Sam Raimi Was Listening To Your Outpourings Of Disappointment Over Spider-Man 3

Illustration for article titled Sam Raimi Was Listening To Your Outpourings Of Disappointment Over Spider-Man 3

Even though Spiderman 3 made a boatload of cash there were still many "issues" that irked fans to no end: The dancing, hair flips, or the omelet scene. Now we know director Raimi took the audience's commentary to heart.


In an interview with ComingSoon/SuperheroHype, the director talked about the criticism and how he's dealing with it in the fourth installment to the web-slinging franchise:

Was making a fourth "Spider-Man" film an easy call for you to make? And were you and Tobey Maguire in lockstep on the decision, both eager to do it together?

I only wanted to do it with Tobey because my interest is in living the character with Tobey in a deeper way than we ever have lived it before. There comes with the familiarity a knowledge of a lot of the basics. I think it's really going to allow us to delve deeply into him as a human being, which is really why I'm into it this time.

"Spider-Man 3" received its share of criticism even though it was successful at the box office. Are you taking that into consideration when you're developing the fourth film?

Do I take the criticism into consideration? Yeah, absolutely. All filmmakers want their films to be liked. I shouldn't say that, but I definitely want my films to be liked by the audience. I don't make an artistic type of picture that I can say to myself "Even if this crowd doesn't like it, it stands as a work of art and will be appreciated years later or has meaning without the audience." I simply am an entertainer and I make films for audience appreciation. When they don't like it, I don't have a leg to stand on. If a critic doesn't like it, it's like "Oh, he hates me," or it's bad, they don't like it. Every time I get a bad criticism, I just try not to dwell on it but it's very upsetting. You really want to please people.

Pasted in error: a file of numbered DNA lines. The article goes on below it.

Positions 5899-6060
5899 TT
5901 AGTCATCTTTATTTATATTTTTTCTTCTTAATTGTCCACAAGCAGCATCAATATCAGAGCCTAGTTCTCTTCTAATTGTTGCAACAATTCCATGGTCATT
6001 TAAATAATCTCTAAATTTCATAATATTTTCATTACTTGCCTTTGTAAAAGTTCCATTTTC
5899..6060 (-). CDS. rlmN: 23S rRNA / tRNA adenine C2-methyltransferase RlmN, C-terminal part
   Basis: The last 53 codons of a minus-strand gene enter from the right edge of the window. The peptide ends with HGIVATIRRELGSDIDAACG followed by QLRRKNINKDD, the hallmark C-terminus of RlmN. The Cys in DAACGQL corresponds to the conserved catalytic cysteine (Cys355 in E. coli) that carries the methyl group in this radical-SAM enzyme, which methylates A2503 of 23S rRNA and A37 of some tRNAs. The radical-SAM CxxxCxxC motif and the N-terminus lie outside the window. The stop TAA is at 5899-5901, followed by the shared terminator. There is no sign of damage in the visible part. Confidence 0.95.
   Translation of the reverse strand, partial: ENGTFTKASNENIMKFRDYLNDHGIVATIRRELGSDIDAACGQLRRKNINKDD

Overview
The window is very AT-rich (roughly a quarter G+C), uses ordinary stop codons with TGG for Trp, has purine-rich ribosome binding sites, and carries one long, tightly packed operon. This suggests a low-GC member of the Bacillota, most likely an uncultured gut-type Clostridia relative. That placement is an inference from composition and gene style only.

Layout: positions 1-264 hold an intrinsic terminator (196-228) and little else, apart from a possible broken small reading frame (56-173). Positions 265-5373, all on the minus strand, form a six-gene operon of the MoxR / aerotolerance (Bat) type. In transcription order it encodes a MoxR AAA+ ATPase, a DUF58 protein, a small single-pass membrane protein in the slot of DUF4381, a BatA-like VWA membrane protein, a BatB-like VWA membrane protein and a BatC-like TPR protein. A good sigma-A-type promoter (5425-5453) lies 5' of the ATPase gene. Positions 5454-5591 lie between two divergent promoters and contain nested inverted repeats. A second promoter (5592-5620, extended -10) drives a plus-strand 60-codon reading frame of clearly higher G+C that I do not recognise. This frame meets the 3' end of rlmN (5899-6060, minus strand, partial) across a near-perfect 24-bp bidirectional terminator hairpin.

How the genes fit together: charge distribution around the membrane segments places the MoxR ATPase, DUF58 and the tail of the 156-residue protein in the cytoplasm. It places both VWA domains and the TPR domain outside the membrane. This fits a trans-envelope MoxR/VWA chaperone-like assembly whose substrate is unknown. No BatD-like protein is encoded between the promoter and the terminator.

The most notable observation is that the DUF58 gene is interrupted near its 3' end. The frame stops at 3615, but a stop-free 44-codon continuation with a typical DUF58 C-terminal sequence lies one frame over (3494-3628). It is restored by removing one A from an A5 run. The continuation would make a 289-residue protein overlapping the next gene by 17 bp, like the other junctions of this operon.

True, you can't please everyone. You can also edit stuff out that doesn't work with the feel of the character. But it sounds like the director has a good head on his shoulders for the next film. Truth be told I loved the first two and will see the next with hopes that it will be a return to the superhero renaissance he helped stimulate. Best of luck Raimi - we're ready for a re-do.

Read the rest of the interview at


Richard Spock

Raimi's lost it. Last good flick he made was The Gift.

The Spidermen were good, but none of them were awesome, but it's understandable, big studio, a movie aimed at little kids, how mind-blowing could he make them?

The sad thing is, Drag Me to Hell, his chance to break away from kid-movie-mold, looks like a piece of shit. Again, Rated PG-13. A horror movie. Designed not to scare 13-year-olds too much. Really? I'm shaking in my flop-flops.